It is one reason why in the four years since the Umbrella Movement, offshoot localist and pro-independence groups have gained traction with many younger Hong Kongers, who take issue with encroachment by Beijing on Hong Kong political space. Many of the leaders of the Umbrella Movement went on to form the political party Demosisto, which frequently criticizes the Beijing’s interference in the legal and political system.
In this context, a bridge tying Hong Kong to China has been met with either indifference or distrust, especially by younger and more political residents, according to Hong Kong Legislative Councillor Kwok Ka Ki, another member of the Civic Party.
“A lot of people, particularly the younger generation, regard [the bridge] as a means of trying to blur Hong Kong with the Mainland,” he added. “All this infrastructure, the rapid railway, this bridge, expanding or increasing number of border crossings, give the impression and general effect to regard we are just next to the mainland, we are just part of this big country. For the young people they are indifferent or they aren’t happy to see that bridge.”
In addition to completing the bridge, Hong Kong will also soon see the opening of an express rail line to Guangzhou and Shenzhen in the mainland. Controversially, immigration officials from mainland China will be have jurisdiction over part of the train station.
The decision has made many Hong Kongers nervous, particularly following the high profile kidnapping of five booksellers in 2015 by Chinese security agents and that of billionaire Xiao Jianhua, who vanished from a Hong Kong hotel room in 2017 and reemerged in Chinese detention.
Other Hong Kongers, he said, are simply indifferent or only see the “scandals” including faked concrete tests, the death of seven construction workers, as well as the death of a number of dolphins living around the construction site and possible design flaws which have been extensively reported in the local media. The massive budget overruns are also unpopular given that Hong Kong, one of the most unequal societies in the world, could use its extensive wealth to improve social welfare, healthcare, and education programs. (The Hong Kong-Zhuhai-Macau Bridge Authority, heading the project from China, initially replied to an emailed inquiry on behalf of CityLab but did not reply to questions about concerns with the bridge expressed in the Hong Kong media. The Hong Kong Transport and Housing Department said that budget overruns are due to the “the complicated conditions” of building on the open sea as well as increased construction costs.)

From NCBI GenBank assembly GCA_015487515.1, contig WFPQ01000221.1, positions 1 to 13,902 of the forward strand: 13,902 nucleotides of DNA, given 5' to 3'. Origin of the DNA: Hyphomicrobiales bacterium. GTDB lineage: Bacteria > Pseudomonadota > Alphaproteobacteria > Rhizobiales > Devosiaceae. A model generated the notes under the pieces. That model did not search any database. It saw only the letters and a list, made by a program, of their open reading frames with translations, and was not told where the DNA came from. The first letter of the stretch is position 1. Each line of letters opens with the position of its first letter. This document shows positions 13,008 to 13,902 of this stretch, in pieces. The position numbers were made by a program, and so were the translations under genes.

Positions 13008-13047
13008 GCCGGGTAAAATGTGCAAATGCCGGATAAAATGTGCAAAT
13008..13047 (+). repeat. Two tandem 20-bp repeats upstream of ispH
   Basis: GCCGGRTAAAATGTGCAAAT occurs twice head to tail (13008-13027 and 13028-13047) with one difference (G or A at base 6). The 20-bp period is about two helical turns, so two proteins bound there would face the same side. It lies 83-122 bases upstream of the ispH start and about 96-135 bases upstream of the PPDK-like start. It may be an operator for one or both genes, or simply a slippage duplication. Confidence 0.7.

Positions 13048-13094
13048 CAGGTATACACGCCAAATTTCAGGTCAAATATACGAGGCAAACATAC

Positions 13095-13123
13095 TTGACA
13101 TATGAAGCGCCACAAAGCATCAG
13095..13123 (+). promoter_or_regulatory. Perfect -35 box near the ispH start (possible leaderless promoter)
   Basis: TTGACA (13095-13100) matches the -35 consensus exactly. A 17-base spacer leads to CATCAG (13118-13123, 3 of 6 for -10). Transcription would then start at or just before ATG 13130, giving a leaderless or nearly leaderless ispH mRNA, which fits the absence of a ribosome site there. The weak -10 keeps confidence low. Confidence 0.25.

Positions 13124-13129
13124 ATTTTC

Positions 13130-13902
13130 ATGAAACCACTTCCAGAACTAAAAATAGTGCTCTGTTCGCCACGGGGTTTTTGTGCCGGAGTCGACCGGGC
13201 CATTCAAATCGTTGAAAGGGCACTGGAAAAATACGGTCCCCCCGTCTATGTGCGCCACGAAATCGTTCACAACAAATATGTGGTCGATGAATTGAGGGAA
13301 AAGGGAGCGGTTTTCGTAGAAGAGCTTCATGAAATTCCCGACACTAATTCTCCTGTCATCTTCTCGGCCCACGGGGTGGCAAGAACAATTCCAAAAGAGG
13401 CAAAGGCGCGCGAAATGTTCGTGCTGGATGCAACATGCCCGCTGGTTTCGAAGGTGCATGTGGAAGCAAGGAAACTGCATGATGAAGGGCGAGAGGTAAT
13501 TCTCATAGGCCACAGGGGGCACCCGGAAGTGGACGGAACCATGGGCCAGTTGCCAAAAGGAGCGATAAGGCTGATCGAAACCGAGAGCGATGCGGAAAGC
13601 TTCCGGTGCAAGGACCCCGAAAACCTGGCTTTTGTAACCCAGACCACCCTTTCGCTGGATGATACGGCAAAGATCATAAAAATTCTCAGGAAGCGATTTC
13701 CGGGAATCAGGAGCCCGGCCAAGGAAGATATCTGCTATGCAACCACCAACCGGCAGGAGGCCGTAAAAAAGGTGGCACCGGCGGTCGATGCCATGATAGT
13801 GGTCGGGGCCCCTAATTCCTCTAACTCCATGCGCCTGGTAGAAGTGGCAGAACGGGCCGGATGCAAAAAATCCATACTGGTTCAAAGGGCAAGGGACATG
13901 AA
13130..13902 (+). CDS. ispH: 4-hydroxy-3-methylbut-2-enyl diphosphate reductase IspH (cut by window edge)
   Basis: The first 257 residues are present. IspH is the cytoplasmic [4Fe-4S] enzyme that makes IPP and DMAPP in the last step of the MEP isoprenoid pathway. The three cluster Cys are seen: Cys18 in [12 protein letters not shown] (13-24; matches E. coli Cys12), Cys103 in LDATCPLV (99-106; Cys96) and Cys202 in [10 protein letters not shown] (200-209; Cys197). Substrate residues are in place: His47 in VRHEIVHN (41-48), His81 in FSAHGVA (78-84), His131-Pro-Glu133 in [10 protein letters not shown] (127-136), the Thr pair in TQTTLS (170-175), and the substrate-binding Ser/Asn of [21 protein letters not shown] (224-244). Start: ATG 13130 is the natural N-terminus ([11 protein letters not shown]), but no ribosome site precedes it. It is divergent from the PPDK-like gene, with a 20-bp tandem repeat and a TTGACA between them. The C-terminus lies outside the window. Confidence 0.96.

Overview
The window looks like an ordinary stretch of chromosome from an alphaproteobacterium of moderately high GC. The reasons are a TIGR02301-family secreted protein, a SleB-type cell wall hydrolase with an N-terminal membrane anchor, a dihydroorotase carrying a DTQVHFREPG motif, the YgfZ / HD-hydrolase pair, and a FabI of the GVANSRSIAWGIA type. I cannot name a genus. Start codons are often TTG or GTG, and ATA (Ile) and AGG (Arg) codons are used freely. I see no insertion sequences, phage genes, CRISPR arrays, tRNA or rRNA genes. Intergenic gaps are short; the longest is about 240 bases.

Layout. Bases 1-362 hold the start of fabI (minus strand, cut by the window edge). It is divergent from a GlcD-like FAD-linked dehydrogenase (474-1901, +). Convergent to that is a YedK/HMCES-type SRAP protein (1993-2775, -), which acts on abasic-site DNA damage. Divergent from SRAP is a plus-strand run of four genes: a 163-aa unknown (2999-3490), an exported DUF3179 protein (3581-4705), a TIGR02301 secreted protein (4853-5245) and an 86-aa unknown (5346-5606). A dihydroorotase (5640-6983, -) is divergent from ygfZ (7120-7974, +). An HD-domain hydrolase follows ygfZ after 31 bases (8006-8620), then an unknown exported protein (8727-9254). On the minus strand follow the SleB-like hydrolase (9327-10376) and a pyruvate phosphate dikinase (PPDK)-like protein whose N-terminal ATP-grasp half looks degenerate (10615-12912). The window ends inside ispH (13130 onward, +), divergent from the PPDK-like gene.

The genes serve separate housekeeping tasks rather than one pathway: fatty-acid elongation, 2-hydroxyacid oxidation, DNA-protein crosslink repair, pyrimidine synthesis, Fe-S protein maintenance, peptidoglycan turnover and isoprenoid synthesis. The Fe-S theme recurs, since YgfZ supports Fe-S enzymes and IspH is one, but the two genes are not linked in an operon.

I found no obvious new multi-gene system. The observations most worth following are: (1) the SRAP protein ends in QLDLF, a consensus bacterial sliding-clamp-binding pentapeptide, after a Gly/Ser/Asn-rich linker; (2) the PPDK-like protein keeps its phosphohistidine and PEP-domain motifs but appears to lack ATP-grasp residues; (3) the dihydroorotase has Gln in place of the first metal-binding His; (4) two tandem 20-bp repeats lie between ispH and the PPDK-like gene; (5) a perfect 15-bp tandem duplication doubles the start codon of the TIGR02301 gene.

Despite these many public relations setbacks, the Hong Kong government has been fairly consistent in its talking points on the bridge and what it will accomplish since the first feasibility study was published in 2003. First and most importantly, it says, the bridge will dramatically reduce travel times between Hong Kong and Zhuhai. For example, driving from Zhuhai to the Hong Kong airport will drop from four hours to 45 minutes, according to the Highways Department.
Hong Kong has also touted the bridge as an important way for Hong Kong to reinforce its status as an “international shipping and aviation center”; unite with and help to develop the western Pearl River Delta; and promote regional tourism.
Whether it will fulfill its promises, though, is less certain. Like many large cities, Hong Kong has a mixed track record of success when it comes to transit projects. A survey of three major Hong Kong transit projects by the OMEGA Centre for Mega Projects in Transport and Development in London showed that while the airport express rail, opened in 1998, has been extremely popular, the undersea Western Tunnel connecting Hong Kong Island and Kowloon has been used less than its older, rival tunnel further east due to the high fee associated with it.
The West Kowloon Rail Link to improve transit to the New Territories, a more sparsely population mass of Hong Kong territory, has also been used less than expected, according to OMEGA. The study found that “no data on actual or forecast revenue are available, although actual ridership numbers have been significantly below forecasts.”
The Hong Kong-Zhuhai-Macau Bridge, however, is in many ways in a category of its own compared to other transit projects as it is led by an authority based in China, not Hong Kong, and it is being run jointly with China and Macau. And in a city known for red tape, there are a lot of rules—likely another reason why the project has had difficulty drumming up excitement.